Junior vs. Mid vs. Senior software engineers – experience, skills, & expectations
When thinking about hiring additional engineering resources, you might ask yourself, “Do I need a junior, mid-level, or senior software engineer?”
However, what you should also be asking is, “Do I need an individual contributor, solutions architect, or manager?’
Together, these two questions will help you create a job description, interview qualified candidates, and hire the right individual for your technology goals.
Below, we’ll compare both seniority and impact, giving you a better understanding of the differences between juniors, mids, seniors, contributors, architects, and managers. Phew, that’s a lot of titles, so let’s dig in.
Jr vs. Mid vs. Sr software engineer
Generally speaking, here are the differences between junior, mid and senior engineers.
Junior developers usually have 1-3 years of development experience. They should be proficient in one or two languages/frameworks and have dabbled in a few other languages.
A mid-level engineer should have 3-5 years of experience or a bachelor’s in computer science with a year or two of experience. At this point, they should have mastered 2-3 languages/frameworks. At DEPT®, we expect our mid-level engineers to have full stack experience (backend, frontend, and databases).
A senior engineer should have 5+ years of experience and be proficient in any modern language (or be able to quickly jump into anything new.) They should also have great communication, technical project management, and architecting skills.
Beyond these standard experiences, it’s also important to define skills and expectations within your organization.
At DEPT®, we use these:
Time scope of accountability: On average, how long are they working on a task? For juniors, this might be a few days; for seniors, many months.
The complexity of scope: How difficult is their work and what does it require?
Communication: What are the expectations surrounding communication?
Expertise: Generally speaking, how much do they know?
Leadership: Who are they in charge of? For both juniors and mids, it’s probably just themselves.
Oversight: What kind of oversight do they need? This can range from daily check-ins to as needed.
Something else to note is that three categories (junior, mid-level, and senior) might be too restrictive for your organization. Another way of looking at levels is to use a numerical system. So you might have software engineer I, II, III, or IIII before you arrive at a senior designation.
There are many ways to approach seniority, encourage growth, and organize your team, but always be intentional.
Contributor vs. architect vs. manager
Now, as mentioned, we think you should also think in terms of contributor vs. architect vs. manager.
How much coding do you need compared to strategic growth? How many managers for each coder in your organization? Here are the differences between contributors, architects, and managers.
Contributor (Jr, Mid, & Sr Engineers)
Think of contributors as your boots on the ground. They are doing the bulk of the work. You give them a task and they complete it in a timely manner. To have a well-functioning product, you need a strong team of contributors to accomplish your roadmap.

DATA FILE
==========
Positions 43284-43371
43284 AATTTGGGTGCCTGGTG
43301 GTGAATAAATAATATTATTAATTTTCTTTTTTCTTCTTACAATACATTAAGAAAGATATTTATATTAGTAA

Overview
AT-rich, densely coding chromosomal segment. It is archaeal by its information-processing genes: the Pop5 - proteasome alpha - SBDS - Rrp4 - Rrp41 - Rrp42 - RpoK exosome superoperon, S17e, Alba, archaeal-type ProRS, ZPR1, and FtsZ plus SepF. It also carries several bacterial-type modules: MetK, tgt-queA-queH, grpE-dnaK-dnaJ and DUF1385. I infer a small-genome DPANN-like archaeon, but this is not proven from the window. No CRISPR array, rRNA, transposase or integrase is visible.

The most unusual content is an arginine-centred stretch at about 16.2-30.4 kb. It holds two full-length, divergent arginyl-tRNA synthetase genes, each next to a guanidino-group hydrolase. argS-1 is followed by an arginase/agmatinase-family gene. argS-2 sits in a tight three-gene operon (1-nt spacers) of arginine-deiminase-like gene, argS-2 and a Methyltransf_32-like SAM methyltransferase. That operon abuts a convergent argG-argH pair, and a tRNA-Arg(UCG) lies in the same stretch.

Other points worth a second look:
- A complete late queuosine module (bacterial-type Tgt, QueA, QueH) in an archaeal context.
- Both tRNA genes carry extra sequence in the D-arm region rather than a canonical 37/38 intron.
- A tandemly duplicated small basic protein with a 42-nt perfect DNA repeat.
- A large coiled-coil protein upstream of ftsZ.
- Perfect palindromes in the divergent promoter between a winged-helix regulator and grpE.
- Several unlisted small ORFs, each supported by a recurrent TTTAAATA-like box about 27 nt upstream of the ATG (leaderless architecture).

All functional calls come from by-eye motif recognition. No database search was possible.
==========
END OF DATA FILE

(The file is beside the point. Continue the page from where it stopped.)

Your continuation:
Within this group of contributors, you will have different levels of skill and experience (what you’d normally call junior or senior engineers) even though they’re all contributors. It’s important to have this mix because not all seniors want to become architects or managers–and that’s okay.
Architect (Mid, Sr Engineers)
Also called a staff or principal engineer, an architect will help define the guardrails of a project.
This includes things like language, framework, the type of database, how authentication should work, and more. These engineers are probably not writing the code. They create documentation to define how it works and then hand it off to contributors to execute.
While an architect might not have to know that much about business, they are responsible for knowing and guiding the technical strategy for a digital product.
They are also responsible for general project management. However, that doesn’t mean that they’re people managers. Most likely, they do not manage their contributing team members.
Manager (Sr Engineers)
Managers are quite different than contributors and architects. Instead of being responsible for technology, they are responsible for people—namely keeping people happy and engaged.
Managers are software engineers who possess technical and managerial skills.
They also need to think about the market, the users of the product, non-technical team members, and general business needs.
Hiring Jr, Mid, & Sr software engineers
No matter what industry or product you’re in, you’ll likely need a bunch of doers, a few planners, and a few managers. Within those categories, you’ll have different experience levels which you can call Jr/Sr or level 1/2/3/4.
As you interview and hire different levels of software engineers, it’s helpful to have a standardized assessment for juniors, mid-level, and seniors. That way you can know quickly whether they are a good fit for the contributor, architect, or manager position you have available.
We’ve created a software engineer interview rubric that allows us to streamline the hiring process, remove unconscious bias, and increase the rate of employee success. No matter which level you’re hiring for, this rubric can help!
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